The city announced Wednesday the tree is a 69-footer donated by a Wauconda, Illinois, family. The Scholla family’s tree was selected from 129 submissions received.

Click here to read the story.

A portrait of Frank and Darlene Dorfler sits on the stump of the Norway spruce tree that the Dorfler family donated to the city of Chicago for its annual Christmas tree in Millennium Park, right, on Nov. 2, 2017 in Grayslake. The tree is 62 feet long and weighs about 9500 pounds.

Chicago Tribune story from Nov. 2, 2017:

Two Christmas wishes were granted Thursday morning when a 62-foot Norway spruce growing in the northern suburbs was chopped down to become Chicago’s Christmas tree in Millennium Park.

The Dorfler family tree in Grayslake was selected from a field of 71 candidates submitted for consideration to the city of Chicago’s Department of Cultural Affairs and Special Events for its 104th Christmas tree. After being taken down on Thursday, the donated spruce is scheduled to be installed Friday night at Millennium Park in Chicago, and the tree lighting is set for Nov. 17.

“It was my husband’s dream for it to go somewhere to be used as a Christmas tree, like Washington D.C.,” Darlene Dorfler said, but this was the perfect opportunity for their beautiful tree. Her husband, Frank, passed away in 2016.

Dorfler added that her neighbor and part of the family who originally planted the spruce — Arlene Olsen, who also has since passed — had a similar dream for the tree.

“She always said it was such a perfect tree that it should be lit up. She probably planted it as a sapling. So we have a combination of dreams,” Dorfler said.

Click here to read the story.

Workers lift and remove a 60 foot Norway spruce from the home of Deborah Orth, of Elmhurst, on Nov. 1, 2018, to become Chicago's 105th Christmas tree.
Crowds attend the annual Christmas tree lighting at Millennium Park in 2018.
With his 5-year-old brother, Jace Melton, looking on, Adam Melton, 8, jumps off of the stump of their grandparents Connie and Gene Nelson's 55-foot-tall, 7,000-pound blue spruce which will be this year's Chicago city Christmas Tree on Nov. 7, 2019 in Elgin.
A person documents the moment while attending the annual Christmas tree lighting ceremony in Chicago's Millennium Park on Nov. 22, 2019.

Chicago Tribune story from Nov. 7, 2019:

Connie and Gene Nelson and their family watched Thursday morning as the 55-foot blue spruce tree in front of their Elgin home was cut down.

The 46-year-old tree, older than the Lyle Avenue home they moved into 23 years ago, was the backdrop for many family photos and memories, they said. Its new role as the city of Chicago’s Millennium Park Christmas tree means it will be doing the same for the thousands who will gaze upon it this holiday season.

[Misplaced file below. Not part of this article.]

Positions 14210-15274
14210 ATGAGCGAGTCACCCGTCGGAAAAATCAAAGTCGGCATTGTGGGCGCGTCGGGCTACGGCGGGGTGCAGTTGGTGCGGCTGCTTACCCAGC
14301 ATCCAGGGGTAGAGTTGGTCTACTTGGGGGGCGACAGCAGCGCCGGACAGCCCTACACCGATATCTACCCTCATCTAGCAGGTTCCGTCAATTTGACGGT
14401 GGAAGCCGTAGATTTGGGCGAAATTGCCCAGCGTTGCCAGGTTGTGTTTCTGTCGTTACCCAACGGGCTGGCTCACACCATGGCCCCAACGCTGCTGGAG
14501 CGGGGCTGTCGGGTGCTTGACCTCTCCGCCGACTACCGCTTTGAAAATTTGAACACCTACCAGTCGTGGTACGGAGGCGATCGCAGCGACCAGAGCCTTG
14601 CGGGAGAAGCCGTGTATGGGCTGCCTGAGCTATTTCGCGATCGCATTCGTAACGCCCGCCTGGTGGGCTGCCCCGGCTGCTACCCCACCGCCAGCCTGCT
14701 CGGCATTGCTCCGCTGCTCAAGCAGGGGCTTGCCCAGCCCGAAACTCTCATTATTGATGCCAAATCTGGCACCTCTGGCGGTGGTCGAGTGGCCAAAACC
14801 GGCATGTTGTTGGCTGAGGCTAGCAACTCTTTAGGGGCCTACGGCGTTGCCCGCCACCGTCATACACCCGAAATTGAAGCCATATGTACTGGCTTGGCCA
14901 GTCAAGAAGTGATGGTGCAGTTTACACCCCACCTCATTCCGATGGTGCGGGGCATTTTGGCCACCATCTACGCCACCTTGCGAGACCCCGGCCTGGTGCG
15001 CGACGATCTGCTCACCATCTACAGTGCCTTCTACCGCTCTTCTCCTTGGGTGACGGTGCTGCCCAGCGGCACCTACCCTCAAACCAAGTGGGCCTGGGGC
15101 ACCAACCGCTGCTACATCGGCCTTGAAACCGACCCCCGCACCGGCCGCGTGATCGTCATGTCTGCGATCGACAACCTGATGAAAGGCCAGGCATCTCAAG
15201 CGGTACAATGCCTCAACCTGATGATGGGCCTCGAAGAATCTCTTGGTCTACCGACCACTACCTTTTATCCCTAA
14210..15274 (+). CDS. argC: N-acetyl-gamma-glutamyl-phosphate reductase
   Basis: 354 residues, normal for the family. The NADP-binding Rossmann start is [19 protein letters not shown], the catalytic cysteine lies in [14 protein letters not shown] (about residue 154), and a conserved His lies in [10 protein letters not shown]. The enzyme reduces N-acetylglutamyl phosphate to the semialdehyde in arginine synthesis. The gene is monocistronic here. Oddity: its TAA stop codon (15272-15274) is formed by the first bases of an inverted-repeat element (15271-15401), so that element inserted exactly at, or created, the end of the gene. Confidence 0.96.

“The last family picture in front of the tree will probably be downtown (in Chicago),” said Jennifer Melton, Gene and Connie’s daughter.

The Nelsons joined neighbors and onlookers to watch a landscaping crew saw through the trunk of the 7,000-pound tree and lift it via crane onto a flatbed truck for its two-day journey first to Long Grove and then to Chicago.

The family’s tree was selected from among 41 submitted for the honor this year, according to the City of Chicago’s Department of Cultural Affairs and Special Events.

Click here to read the story.

Catherine Townsend, 85, watches as workers cut and transport her 45-foot Blue Spruce tree from her yard in Chicago’s Morgan Park neighborhood on Nov. 6, 2020. The tree is going to be the Chicago’s “official” Christmas tree.
Workers prepare to transport the 45-foot Blue Spruce tree donated by Catherine Townsend, 85, of Chicago’s Morgan Park neighborhood on Nov. 6, 2020.

Chicago Tribune story from Nov. 6, 2020:

In 1985, Catherine Townsend bought seeds to plant three blue spruce trees in the yard of her home, a two-flat, red brick building in Morgan Park.

The home had a fairly large lot, and Townsend, a gardener, filled it with plants and flowers. Two of the three trees ended up sprouting, and, through the years, grew to a towering 45 feet.

The twin spruces were a beloved part of her garden, adding a “touch of elegance,” to her yard, said Townsend, an 85-year-old retired Chicago Public Schools teacher.

As Townsend prepares to sell her home, one of her spruces will take on a new life as Millennium Park’s Christmas tree.

“They really are beautiful,” Townsend said of the spruces, though the sale of her longtime home is bittersweet.

Click here to read the story.

The 51-foot blue spruce will be cut down Thursday.

Sources: Chicago Department of Cultural Affairs and Special Events; Chicago Tribune archive photos and stories; pine tree by Mark McCormick from the Noun Project